458137.pdf (1.18 MB)
Lessons from laparoscopic liver surgery: A nine-year case series
journal contributionposted on 2012-10-24, 09:20 authored by Laura Spencer, Matthew S. Metcalfe, Andrew D. Strickland, Elisabeth J. Elsey, Gavin S. Robertson, David M. Lloyd
Objective. This series describes a developing experience in laparoscopic liver surgery presenting results from 40 procedures including right hemihepatectomy, left lateral lobectomy, and microwave ablation therapy. Methods. Forty patients undergoing laparoscopic liver surgery between September 1997 and November 2006 were included. The data set includes: operative procedure and duration, intraoperative blood loss, conversion to open operation rates, length of hospital stay, complications, mortality, histology of lesions/resection margins, and disease recurrence. Results. Mean age of patient: 59 years, 17/40 male, 23/40 female, 23/40 of lesions were benign, and 17/40 malignant. Operations included: laparoscopic anatomical resections n = 15, nonanatomical resections n = 11, microwave ablations n = 8 and deroofing of cysts n = 7. Median anaesthetic time: 120 minutes (range 40–240), mean blood loss 78 mL and 1/40 conversions to open. Median resection margins were 10 mm (range 1–14) and median length of stay 3 days (range 1–10). Operative and 30-day mortality were zero with no local disease recurrence. Conclusion. Laparoscopic liver surgery appears safe and effective and is associated with reduced hospital stay. Larger studies are required to confirm it is oncologically sound.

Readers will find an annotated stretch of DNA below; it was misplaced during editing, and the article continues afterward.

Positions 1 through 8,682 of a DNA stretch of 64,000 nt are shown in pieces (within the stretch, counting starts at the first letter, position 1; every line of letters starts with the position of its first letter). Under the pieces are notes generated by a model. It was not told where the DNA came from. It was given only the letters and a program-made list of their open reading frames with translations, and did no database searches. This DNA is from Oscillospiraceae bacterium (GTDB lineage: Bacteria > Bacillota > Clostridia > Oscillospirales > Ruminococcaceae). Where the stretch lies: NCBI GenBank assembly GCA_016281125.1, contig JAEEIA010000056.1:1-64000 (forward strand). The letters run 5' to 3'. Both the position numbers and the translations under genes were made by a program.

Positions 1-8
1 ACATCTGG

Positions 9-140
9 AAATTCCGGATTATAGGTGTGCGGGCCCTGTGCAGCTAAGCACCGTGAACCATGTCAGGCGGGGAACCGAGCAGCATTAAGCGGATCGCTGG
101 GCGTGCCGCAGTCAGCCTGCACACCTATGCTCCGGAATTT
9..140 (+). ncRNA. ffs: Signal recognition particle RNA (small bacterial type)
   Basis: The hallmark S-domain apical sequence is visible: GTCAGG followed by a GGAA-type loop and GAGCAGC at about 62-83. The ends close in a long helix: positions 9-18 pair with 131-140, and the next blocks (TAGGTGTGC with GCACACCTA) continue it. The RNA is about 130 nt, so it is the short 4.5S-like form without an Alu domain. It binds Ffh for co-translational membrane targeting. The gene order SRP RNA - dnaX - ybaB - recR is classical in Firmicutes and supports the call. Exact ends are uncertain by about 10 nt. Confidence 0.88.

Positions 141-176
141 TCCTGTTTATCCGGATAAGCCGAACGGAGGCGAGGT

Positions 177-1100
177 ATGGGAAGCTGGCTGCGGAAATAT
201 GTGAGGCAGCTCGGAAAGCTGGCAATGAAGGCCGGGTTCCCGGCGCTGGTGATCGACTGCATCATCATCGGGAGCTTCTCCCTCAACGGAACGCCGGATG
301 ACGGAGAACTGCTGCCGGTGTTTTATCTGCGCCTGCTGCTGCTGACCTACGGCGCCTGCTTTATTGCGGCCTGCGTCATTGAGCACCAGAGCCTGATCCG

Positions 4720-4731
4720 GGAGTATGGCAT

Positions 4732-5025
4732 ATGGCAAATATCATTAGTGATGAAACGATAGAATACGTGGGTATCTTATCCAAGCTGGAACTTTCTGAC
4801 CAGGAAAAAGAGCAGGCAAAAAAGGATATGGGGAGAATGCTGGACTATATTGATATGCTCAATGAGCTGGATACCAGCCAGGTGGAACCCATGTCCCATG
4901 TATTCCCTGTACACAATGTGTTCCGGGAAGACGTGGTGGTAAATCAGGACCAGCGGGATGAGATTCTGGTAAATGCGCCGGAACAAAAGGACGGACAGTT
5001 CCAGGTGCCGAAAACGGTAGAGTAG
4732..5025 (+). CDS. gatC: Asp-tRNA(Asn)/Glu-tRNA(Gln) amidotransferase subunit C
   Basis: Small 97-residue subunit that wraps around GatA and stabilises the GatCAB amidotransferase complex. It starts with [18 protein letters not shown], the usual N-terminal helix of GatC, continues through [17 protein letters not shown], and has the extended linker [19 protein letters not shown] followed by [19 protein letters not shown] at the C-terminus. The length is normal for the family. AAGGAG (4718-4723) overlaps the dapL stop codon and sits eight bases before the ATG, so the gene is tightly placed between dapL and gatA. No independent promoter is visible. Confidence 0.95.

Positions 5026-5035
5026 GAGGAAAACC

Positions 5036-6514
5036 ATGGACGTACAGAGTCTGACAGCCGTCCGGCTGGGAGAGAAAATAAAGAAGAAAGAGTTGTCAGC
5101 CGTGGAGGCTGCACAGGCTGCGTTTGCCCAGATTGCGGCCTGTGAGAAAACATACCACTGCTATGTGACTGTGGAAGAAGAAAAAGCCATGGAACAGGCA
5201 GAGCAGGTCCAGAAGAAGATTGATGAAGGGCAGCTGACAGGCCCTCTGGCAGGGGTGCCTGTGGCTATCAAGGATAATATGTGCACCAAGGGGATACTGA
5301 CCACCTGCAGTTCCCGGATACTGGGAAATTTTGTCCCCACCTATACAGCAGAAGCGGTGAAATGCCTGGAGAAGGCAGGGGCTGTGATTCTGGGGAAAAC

CitationHPB Surgery, 2008 (2008), 458137
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